Read this review at Publishers Weekly
The Taliban Shuffle: Strange Days in Afghanistan and Pakistan
Kim Barker, Doubleday, $25.95 (300p) ISBN 978-0-385-53331-7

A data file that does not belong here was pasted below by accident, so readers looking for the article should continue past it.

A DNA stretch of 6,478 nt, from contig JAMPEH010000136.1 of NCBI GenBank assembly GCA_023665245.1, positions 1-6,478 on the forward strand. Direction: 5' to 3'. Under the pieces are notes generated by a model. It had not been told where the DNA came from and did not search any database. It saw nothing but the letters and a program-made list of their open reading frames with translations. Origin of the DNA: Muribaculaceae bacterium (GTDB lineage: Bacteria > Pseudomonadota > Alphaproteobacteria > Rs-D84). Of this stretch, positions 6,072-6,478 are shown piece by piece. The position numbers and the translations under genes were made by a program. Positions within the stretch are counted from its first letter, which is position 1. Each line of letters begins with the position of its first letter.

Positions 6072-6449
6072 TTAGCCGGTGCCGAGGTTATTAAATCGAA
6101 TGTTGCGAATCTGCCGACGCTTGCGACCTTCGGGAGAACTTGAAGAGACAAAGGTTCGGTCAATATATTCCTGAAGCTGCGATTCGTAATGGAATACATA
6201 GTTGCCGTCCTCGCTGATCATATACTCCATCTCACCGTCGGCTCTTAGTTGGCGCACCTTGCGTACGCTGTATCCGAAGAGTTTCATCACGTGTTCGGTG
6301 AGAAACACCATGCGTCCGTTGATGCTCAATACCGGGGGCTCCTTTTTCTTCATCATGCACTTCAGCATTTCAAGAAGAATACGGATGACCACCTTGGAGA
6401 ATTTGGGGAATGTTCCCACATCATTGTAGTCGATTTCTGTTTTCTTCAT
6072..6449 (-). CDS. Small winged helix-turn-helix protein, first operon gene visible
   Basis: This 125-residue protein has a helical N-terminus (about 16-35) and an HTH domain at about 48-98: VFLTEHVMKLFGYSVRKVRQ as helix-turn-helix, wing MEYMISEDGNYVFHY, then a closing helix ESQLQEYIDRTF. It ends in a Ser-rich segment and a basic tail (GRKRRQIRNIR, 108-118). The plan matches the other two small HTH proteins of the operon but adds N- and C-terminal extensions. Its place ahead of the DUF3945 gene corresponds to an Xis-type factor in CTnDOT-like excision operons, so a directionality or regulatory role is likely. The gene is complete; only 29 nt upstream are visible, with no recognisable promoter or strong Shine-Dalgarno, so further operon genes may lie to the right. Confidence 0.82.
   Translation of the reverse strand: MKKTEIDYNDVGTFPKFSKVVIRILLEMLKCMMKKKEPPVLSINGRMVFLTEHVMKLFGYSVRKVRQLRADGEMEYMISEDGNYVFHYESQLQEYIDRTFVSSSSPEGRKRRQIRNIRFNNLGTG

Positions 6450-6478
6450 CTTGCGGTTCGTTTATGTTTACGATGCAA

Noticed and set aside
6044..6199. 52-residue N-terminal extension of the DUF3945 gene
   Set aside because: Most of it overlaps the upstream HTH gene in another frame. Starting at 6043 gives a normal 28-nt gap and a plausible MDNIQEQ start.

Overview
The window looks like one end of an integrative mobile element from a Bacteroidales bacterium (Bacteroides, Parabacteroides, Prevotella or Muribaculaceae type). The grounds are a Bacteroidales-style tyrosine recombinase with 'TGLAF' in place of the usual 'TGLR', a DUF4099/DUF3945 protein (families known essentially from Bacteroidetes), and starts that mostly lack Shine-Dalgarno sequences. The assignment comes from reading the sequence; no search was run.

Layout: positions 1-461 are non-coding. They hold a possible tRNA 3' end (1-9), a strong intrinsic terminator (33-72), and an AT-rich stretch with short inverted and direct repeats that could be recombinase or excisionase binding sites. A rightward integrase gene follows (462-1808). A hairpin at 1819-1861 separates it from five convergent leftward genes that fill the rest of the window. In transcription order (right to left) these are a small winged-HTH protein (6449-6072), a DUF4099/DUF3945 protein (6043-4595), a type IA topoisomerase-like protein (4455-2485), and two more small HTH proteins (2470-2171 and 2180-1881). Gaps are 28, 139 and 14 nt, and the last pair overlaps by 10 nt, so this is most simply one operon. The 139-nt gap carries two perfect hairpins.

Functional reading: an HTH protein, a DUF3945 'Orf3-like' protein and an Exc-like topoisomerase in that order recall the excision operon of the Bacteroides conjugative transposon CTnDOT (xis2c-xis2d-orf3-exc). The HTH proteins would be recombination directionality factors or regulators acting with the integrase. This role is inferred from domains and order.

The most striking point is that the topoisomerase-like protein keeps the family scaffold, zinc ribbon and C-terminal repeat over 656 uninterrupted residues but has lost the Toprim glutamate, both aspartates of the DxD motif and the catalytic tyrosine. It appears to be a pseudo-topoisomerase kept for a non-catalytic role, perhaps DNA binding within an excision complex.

Barker, a journalist for ProPublica, offers a candid and darkly comic account of her eight years as an international correspondent for the Chicago Tribune in Afghanistan and Pakistan, beginning shortly after September 11. With self-deprecation and a keen eye for the absurd, Barker describes her evolution from a green, fill-in correspondent to an adrenaline junkie who gets hit on by Nawaz Sharif, former Pakistani prime minister, and becomes adept in “how to find money in a war zone, how to flatter a warlord, how to cover a suicide bombing, how to jump-start a car using a cord and a metal ladder.” Barker reveals how profoundly the U.S. continues to get Afghanistan wrong–that American personnel in the country live in a bubble, rarely dealing with Afghans, that they trample on local customs by getting routinely and “staggeringly” drunk despite Islam’s prohibition of alcohol, and throw offensive costume parties at the Department for International Development (DFID). In equal measure, Barker elucidates the deep political ties between Pakistan and Afghanistan, the U.S.’s role in today’s “whiplash between secularism and extremism,” and blasts Pakistan’s leaders for destroying their nation through endless coups and power jockeying.